Sunday, January 30, 2011

Even in suffering...

Viktor Frankl was a survivor of one of the most horrific POW experiences imaginable. He wrote about that experience in a book entitled Man’s Search For Meaning. It is a powerful story. I was on the verge of tears for much of it. Toward the end of the book, he writes about how one sorts through such heart-wrenching suffering. Here is where his writing was at its most profound.

It did not really matter what we expected from life, but rather what life expected from us. We needed to stop asking about the meaning of life, and instead to think to ourselves as those who were being questioned by life – daily and hourly. Our answer must consist, not in talk and meditation, but in right action and in right conduct. Life ultimately means taking the responsibility to find the right answer to its problems and to fulfill the tasks which it constantly sets for each individual...

When a man finds that it is his destiny to suffer, he will have to accept his suffering as his task; his single and unique task. He will have to acknowledge the fact that even in suffering he is unique and alone in the universe. No one can relieve him of his suffering or suffer in his place. His opportunity lies in the way in which he bears his burden.

For the last couple of weeks I have been sorting my own plight of trying to find a publisher for my manuscript. It seems almost absurd to speak of my publishing challenge in the same piece as Frankl’s suffering at Auschwitz.

They are not comparable.

However, I am also aware that when people minimize their own challenges – because they can find someone who is facing harder challenges still – they only circumvent their own progress. In fact, making the most of the learning opportunities given to us through the smaller and less ominous struggles gives us real knowledge and experience for navigating the larger ones.

So, following the advice of Frankl, I have the responsibility at this juncture to find the right answer to this problem. I need to accept that this is where I am. No one can fix this for me. With God’s help and wisdom, I will move forward toward that which gives me the best shot at doing what seems right given what I know at this point in my life. May I have the courage to do that – and not give up.

Lead on Lord!

Wednesday, January 19, 2011

Getting what you need…

After getting the bad news from the publisher, I decided to give myself 10 full days to feel sorry for myself. During those days, I did what most “wound-lickers” do. I moaned and groaned to my wife. I complained about how “the industry” has forgotten the little guys! I even started watching Glee.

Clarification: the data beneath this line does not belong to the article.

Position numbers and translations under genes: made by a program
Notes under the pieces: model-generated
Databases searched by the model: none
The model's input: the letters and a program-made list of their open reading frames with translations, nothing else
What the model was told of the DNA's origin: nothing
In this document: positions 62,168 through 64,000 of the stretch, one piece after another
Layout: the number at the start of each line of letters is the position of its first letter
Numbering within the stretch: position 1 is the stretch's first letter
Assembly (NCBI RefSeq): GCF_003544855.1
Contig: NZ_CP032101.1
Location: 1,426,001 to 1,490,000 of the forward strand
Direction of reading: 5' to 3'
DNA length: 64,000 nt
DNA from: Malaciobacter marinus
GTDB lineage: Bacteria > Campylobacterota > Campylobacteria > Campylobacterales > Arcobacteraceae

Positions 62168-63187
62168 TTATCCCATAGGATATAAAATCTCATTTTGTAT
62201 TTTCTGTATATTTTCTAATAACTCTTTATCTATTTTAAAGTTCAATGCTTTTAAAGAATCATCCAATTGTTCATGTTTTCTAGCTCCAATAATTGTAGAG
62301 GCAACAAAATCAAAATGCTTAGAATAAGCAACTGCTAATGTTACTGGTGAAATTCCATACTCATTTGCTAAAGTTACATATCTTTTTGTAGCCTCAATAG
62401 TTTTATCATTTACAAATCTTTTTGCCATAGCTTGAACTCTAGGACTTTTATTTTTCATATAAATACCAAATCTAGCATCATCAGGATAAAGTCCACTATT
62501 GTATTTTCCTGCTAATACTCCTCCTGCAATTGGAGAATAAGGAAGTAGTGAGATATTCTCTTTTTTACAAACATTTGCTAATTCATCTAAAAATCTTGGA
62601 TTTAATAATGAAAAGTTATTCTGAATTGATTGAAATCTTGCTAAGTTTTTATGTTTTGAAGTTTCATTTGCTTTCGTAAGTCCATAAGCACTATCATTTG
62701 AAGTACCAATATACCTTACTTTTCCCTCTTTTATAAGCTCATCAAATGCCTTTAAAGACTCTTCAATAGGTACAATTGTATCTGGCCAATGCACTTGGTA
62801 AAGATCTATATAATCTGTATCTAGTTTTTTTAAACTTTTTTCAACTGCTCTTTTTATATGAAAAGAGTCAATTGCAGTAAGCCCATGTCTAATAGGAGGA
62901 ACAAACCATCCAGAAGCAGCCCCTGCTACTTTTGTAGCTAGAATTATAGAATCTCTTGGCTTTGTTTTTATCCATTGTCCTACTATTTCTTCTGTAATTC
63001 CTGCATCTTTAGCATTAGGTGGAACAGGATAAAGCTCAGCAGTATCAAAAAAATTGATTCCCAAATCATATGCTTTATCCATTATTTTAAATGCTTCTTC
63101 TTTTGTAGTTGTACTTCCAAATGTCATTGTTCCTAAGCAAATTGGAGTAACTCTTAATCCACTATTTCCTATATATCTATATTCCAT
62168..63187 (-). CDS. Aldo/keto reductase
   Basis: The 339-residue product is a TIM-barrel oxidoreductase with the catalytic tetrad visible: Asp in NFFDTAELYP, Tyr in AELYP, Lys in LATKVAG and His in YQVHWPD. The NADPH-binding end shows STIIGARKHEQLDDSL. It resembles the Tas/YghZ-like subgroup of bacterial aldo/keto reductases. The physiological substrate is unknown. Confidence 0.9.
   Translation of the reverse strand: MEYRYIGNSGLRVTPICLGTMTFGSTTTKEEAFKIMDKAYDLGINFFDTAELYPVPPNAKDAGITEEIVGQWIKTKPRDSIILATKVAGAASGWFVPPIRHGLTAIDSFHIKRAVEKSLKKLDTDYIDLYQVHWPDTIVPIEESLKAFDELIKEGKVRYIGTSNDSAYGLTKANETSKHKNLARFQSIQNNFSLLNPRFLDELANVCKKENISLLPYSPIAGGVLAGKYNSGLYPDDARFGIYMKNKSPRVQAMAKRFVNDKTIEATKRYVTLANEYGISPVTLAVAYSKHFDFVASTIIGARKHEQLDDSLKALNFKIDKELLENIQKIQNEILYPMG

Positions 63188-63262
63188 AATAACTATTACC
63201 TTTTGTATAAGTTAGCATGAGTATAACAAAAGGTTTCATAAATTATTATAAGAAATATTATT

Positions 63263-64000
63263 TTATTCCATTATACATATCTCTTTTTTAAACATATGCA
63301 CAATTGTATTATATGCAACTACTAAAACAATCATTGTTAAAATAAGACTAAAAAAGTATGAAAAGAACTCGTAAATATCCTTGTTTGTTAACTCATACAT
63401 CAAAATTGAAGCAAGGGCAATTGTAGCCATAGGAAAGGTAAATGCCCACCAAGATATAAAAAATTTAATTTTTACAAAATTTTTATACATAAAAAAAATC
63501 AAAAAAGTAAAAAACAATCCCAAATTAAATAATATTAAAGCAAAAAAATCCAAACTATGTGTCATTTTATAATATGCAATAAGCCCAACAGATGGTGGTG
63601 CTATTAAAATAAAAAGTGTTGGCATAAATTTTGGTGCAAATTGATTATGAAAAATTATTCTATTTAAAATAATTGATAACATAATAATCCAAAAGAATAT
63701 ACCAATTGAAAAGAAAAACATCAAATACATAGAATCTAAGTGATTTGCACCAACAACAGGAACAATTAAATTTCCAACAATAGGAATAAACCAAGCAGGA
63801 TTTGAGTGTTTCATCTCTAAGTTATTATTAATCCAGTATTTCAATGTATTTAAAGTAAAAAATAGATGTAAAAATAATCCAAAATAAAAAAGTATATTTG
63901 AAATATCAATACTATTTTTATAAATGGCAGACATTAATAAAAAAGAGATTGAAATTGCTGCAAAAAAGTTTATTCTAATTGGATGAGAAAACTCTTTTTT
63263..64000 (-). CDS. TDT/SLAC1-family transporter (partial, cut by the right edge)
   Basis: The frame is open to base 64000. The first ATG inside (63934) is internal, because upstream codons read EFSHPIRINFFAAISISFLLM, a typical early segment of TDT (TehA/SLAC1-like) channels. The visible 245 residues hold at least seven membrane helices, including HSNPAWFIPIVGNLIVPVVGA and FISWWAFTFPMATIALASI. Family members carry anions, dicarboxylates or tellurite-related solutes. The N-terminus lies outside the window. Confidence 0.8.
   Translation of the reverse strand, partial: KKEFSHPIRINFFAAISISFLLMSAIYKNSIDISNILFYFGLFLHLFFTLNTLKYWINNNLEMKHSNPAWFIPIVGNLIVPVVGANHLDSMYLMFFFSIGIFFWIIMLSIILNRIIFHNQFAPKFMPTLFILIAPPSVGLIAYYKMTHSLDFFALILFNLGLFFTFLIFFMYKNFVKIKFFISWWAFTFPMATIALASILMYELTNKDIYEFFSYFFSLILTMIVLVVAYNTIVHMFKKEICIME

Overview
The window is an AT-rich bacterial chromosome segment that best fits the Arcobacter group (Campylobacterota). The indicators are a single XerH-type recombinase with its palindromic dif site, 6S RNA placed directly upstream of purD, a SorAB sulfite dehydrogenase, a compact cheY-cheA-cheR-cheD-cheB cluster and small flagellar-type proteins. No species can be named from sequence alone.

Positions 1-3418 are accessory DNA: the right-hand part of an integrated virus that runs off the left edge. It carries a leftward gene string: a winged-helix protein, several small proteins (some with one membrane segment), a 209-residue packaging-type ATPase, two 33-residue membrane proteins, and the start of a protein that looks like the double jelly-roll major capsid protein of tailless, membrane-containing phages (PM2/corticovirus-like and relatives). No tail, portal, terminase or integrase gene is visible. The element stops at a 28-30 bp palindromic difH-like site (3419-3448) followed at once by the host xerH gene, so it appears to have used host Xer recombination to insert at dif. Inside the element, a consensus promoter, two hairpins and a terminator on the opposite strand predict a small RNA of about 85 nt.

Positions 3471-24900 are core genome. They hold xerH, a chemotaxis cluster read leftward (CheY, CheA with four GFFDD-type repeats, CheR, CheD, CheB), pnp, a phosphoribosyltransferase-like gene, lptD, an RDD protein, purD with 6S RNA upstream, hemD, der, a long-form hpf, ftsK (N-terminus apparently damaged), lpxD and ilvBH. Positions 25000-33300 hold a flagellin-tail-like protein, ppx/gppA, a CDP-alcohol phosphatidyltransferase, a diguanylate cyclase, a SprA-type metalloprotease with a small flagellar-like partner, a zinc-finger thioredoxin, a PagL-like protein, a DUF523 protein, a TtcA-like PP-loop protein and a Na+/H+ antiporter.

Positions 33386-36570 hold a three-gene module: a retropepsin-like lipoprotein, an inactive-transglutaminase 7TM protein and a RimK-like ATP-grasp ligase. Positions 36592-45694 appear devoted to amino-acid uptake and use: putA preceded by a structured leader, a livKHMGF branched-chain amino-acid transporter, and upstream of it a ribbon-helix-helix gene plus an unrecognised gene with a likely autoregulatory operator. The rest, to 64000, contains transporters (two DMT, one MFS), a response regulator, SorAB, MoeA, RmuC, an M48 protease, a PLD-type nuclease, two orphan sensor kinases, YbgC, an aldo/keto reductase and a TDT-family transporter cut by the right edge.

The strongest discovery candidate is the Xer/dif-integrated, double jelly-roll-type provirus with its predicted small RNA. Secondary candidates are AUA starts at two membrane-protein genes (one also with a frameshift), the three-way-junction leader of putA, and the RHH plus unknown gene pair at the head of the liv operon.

As the 10 days were winding up, I realized licking my wounds wouldn’t be enough. I needed something else to snap myself out of the malaise. I needed a party. I decided it would help to be around people I enjoyed who could help me laugh. My daughter called it a real world “pity party." I liked that and decided to run with it. I invited several couples to come to my very own pity party.

When the five couples arrived, they gathered in my kitchen. I started the festivities with a little speech. I reminded them why they were there and told them that I needed a little cheering up. I was bummed about the loss of the publishing contract and wanted to be around some people who might help me leave my worries behind for an hour or three.

We set out some snacks and a couple bottles of wine, and I made everyone play a bunch of silly games. The objective was achieved. We laughed for hours.

The next day, one of my friends pulled me aside and said, “I just want you to know I really enjoyed myself last night and was impressed by the fact that you were so bold about getting what you needed. You weren’t afraid to admit you needed some help and you planned something you thought might turn things around. That inspired me. AND...thanks for inviting me!”

His comments reminded me of conversations I have had over the years where I complained to my wife about how “nobody noticed” that I needed a pick-me-up. I wanted someone else to get me what I needed. Over time, Carol just started saying, “Look, if you want a party, plan your own! People will come. There are a few people who kinda sorta like you. Get what you need."

For once, I listened to her advice.

I believe many people waste too much time hoping that someone else will recognize they have a need and do something about it. But, doesn’t that always end with dashed expectations? No one notices. Therefore, no one cares. May as well eat some worms. If you need a party throw yourself one.

Even if it’s just a pity party.

Tuesday, January 11, 2011

It's all about God (I think)

When someone decides to do something for God, I think the general assumption made (at the front end) is that this is just for God – especially if it feels sacrificial. Sometimes Christ-followers do something, because it is being asked of them. It is about obedience. It is about faithfulness. It is about doing the right thing.